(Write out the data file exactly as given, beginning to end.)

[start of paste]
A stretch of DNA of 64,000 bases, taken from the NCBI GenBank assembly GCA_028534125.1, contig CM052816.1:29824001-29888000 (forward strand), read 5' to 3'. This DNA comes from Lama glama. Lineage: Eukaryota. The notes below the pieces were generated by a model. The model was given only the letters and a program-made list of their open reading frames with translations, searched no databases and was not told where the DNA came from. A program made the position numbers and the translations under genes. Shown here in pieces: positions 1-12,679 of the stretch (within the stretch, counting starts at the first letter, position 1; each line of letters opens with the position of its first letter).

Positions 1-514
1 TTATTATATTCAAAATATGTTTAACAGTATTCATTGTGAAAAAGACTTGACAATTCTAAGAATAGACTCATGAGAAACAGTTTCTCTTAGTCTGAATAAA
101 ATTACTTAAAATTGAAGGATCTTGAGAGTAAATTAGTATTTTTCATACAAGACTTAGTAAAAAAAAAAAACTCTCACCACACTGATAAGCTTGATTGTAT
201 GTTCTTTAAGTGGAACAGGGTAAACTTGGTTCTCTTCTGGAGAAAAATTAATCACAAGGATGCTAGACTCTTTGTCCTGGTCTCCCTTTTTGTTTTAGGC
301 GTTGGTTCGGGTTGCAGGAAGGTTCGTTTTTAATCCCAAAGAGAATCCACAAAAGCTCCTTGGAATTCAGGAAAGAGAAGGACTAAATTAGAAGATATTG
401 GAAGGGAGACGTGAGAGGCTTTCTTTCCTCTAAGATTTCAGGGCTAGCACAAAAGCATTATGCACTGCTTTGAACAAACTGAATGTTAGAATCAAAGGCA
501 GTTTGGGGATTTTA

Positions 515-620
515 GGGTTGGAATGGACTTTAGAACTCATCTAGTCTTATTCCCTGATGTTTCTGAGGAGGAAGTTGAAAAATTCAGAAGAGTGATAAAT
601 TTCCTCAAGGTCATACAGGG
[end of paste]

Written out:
A stretch of DNA of 64,000 bases, taken from the NCBI GenBank assembly GCA_028534125.1, contig CM052816.1:29824001-29888000 (forward strand), read 5' to 3'. This DNA comes from Lama glama. Lineage: Eukaryota. The notes below the pieces were generated by a model. The model was given only the letters and a program-made list of their open reading frames with translations, searched no databases and was not told where the DNA came from. A program made the position numbers and the translations under genes. Shown here in pieces: positions 1-12,679 of the stretch (within the stretch, counting starts at the first letter, position 1; each line of letters opens with the position of its first letter).

Positions 1-514
1 TTATTATATTCAAAATATGTTTAACAGTATTCATTGTGAAAAAGACTTGACAATTCTAAGAATAGACTCATGAGAAACAGTTTCTCTTAGTCTGAATAAA
101 ATTACTTAAAATTGAAGGATCTTGAGAGTAAATTAGTATTTTTCATACAAGACTTAGTAAAAAAAAAAAACTCTCACCACACTGATAAGCTTGATTGTAT
201 GTTCTTTAAGTGGAACAGGGTAAACTTGGTTCTCTTCTGGAGAAAAATTAATCACAAGGATGCTAGACTCTTTGTCCTGGTCTCCCTTTTTGTTTTAGGC
301 GTTGGTTCGGGTTGCAGGAAGGTTCGTTTTTAATCCCAAAGAGAATCCACAAAAGCTCCTTGGAATTCAGGAAAGAGAAGGACTAAATTAGAAGATATTG
401 GAAGGGAGACGTGAGAGGCTTTCTTTCCTCTAAGATTTCAGGGCTAGCACAAAAGCATTATGCACTGCTTTGAACAAACTGAATGTTAGAATCAAAGGCA
501 GTTTGGGGATTTTA

Positions 515-620
515 GGGTTGGAATGGACTTTAGAACTCATCTAGTCTTATTCCCTGATGTTTCTGAGGAGGAAGTTGAAAAATTCAGAAGAGTGATAAAT
601 TTCCTCAAGGTCATACAGGG